Rajkamal Rao

Time to go on a cruise

Rajkamal Rao | Updated on August 06, 2019 Published on August 06, 2019

India must fast-track the growth of this industry

India has over 4,500 miles of coastline from Gujarat in the west to the Andaman Islands in the east. Many of the beaches here are among the world’s most pristine and beautiful, close to coves, atolls, and lagoons. India also boasts 13 well-developed ports dotting the entire length of the peninsula.

Why, then, is the global cruise industry practically absent from calling on India’s ports? A quick check on Vacationstogo.com, the world’s largest cruise agency, shows that of the nearly 3,500 cruises available for sale worldwide in September this year, there’s not a single cruise line offering India as a destination. Even the origin-business is under-developed. Over the next 18 months, there are only about 100 cruises which involve a ship originating from Mumbai. Even then, most are for destinations abroad, such as Male, Phuket, Savona, Singapore or Cape Town.

The WTTC says that worldwide, the travel industry supports one in 10 jobs (319 million) and generates 10.4 per cent ($8.8 trillion) of the world’s GDP. India’s economic planners have done virtually nothing to develop the country’s cruise infrastructure. A robust cruise industry can result in lakhs of new jobs. A crucial impediment to attracting foreign tourists is that it takes significant investments of capital and labour. Luxury hotels, hassle-free and well-connected airports, and a world-class ground transportation network are essential ingredients. Think Switzerland or Japan.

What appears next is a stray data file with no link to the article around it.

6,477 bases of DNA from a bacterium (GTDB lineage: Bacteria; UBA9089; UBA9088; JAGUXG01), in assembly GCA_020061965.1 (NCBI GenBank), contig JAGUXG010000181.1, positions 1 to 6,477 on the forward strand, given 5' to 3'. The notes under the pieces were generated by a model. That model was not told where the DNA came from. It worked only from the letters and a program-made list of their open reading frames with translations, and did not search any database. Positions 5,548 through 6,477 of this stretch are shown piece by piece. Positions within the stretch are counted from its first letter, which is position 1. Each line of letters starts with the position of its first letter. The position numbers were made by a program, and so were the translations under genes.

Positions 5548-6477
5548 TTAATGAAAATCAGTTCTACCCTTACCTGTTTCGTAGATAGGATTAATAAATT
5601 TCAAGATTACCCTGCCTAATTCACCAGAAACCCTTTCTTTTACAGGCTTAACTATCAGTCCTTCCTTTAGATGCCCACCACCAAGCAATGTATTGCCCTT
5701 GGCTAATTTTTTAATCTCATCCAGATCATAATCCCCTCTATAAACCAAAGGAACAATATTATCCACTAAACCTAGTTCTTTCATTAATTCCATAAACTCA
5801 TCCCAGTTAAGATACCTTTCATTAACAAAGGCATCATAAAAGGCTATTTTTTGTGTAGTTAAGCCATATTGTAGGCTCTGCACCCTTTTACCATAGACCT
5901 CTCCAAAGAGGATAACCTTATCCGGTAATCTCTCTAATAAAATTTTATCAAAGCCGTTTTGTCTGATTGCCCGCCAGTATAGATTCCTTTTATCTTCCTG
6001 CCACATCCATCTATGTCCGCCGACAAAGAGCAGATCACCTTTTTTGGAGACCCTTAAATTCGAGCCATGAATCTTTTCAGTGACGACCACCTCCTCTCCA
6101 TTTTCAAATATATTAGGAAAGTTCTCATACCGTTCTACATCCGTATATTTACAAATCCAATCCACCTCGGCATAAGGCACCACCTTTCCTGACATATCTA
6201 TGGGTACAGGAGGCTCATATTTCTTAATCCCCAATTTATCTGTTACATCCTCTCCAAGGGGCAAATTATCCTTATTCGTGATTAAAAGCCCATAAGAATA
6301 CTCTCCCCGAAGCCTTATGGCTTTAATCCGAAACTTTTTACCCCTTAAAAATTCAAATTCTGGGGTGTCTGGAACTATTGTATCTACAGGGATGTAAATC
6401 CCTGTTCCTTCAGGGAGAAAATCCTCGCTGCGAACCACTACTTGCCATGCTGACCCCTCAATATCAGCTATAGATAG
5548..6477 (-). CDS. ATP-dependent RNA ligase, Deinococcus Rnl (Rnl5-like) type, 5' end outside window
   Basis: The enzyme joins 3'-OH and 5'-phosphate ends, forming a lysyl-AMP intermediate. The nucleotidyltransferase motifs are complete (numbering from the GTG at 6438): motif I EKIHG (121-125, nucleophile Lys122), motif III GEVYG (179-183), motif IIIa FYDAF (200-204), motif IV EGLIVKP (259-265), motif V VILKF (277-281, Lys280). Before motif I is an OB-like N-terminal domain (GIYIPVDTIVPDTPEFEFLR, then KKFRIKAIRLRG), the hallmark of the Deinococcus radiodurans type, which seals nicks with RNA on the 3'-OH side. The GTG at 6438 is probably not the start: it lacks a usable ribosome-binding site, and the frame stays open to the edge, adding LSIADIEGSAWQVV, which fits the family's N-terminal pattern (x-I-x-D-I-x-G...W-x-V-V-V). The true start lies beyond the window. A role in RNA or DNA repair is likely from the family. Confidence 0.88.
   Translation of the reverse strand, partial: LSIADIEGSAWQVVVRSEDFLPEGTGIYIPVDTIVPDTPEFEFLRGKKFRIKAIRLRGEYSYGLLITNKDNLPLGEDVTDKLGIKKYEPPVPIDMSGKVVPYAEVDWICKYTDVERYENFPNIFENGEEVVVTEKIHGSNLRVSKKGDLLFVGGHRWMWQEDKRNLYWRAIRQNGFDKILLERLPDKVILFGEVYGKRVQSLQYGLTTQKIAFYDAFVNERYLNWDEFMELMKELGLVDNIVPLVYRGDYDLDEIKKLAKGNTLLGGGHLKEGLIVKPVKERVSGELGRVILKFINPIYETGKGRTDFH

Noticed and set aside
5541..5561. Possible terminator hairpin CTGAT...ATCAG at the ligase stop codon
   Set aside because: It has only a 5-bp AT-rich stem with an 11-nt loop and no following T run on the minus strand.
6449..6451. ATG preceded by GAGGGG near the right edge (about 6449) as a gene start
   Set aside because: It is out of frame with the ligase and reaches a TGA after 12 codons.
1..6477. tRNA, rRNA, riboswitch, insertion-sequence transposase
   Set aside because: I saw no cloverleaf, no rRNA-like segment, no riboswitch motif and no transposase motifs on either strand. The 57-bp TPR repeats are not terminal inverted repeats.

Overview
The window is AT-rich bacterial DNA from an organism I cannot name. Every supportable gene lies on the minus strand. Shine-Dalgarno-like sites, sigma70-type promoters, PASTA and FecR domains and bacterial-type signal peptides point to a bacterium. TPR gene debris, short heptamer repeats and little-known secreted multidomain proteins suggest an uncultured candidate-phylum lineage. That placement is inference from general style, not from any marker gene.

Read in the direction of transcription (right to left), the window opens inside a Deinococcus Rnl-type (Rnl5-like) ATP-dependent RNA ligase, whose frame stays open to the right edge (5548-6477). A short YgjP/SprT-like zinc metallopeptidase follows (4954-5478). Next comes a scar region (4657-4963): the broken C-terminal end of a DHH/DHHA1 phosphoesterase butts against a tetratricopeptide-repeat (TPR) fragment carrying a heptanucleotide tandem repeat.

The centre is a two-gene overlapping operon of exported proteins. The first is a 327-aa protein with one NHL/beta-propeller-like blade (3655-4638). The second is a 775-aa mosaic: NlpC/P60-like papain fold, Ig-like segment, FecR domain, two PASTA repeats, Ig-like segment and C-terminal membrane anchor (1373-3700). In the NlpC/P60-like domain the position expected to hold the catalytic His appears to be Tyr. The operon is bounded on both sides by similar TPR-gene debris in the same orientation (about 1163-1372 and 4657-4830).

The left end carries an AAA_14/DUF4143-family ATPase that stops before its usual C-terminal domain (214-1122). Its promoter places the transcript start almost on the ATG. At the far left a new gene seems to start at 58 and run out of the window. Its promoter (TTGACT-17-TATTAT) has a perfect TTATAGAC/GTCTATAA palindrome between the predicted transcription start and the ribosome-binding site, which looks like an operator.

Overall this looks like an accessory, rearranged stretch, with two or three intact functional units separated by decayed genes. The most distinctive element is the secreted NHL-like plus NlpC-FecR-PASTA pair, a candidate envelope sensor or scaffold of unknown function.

The cruise business is a big saviour. Cruise line passengers already experience 5-star comforts aboard the ships, so India needs to spend nothing to build new hotel infrastructure onshore. Ships generally dock at ports of call at 7 am and depart by 6 pm, so, tourists have to be cared for during daytime hours only. The port city does not have to invest additional funds in developing world-class streets that are well-paved and lit. Tourists will be either engaged in short shore excursions to explore India’s wild, rugged and natural locations bordering the coastline or will be lazing on beaches, reached by private ground transportation from nearby ports.

Cruise line destinations worldwide such as Ketchikan, Bari, Balboa, and Itajai are in remote locations in their countries. The night before the scheduled arrival of a boat, local merchants get ready for the impending mayhem. When the ship docks, these ghost towns transform into shopping meccas as merchants sell everything from crafts, paintings, and gift shop souvenirs, to adventure services, such as dirt bikes, jet-skis, and banana boat rentals, tour excursions, and helicopter rides. Profit margins are high, but the tourists rarely mind. Sales taxes bring in much-needed revenue for local communities.

Immigrants perform practically every job on a modern cruise ship. Cooks, room attendants, waiters, bartenders, cleaners, security personnel, even technical staff such as mechanics and electricians, are all drawn from countries such as India, Indonesia, Malaysia, Sri Lanka, and Thailand. The Indian government could mandate that cruise lines calling on multiple Indian ports must hire a majority of workers from India. These jobs are well paid by Indian standards — about $1,200 a month — and would bring in new collections to the ever-hungry I-T department.

NITI Aayog should immediately consider developing the domestic cruise industry. Such a step can fundamentally transform India’s travel sector and bring in much-needed tourism revenue and foreign exchange. It can also expose many Indian vacationers to places that they may never visit otherwise. It’s a win-win all around.

The writer is Managing Director, Rao Advisors LLC, US

Published on August 06, 2019
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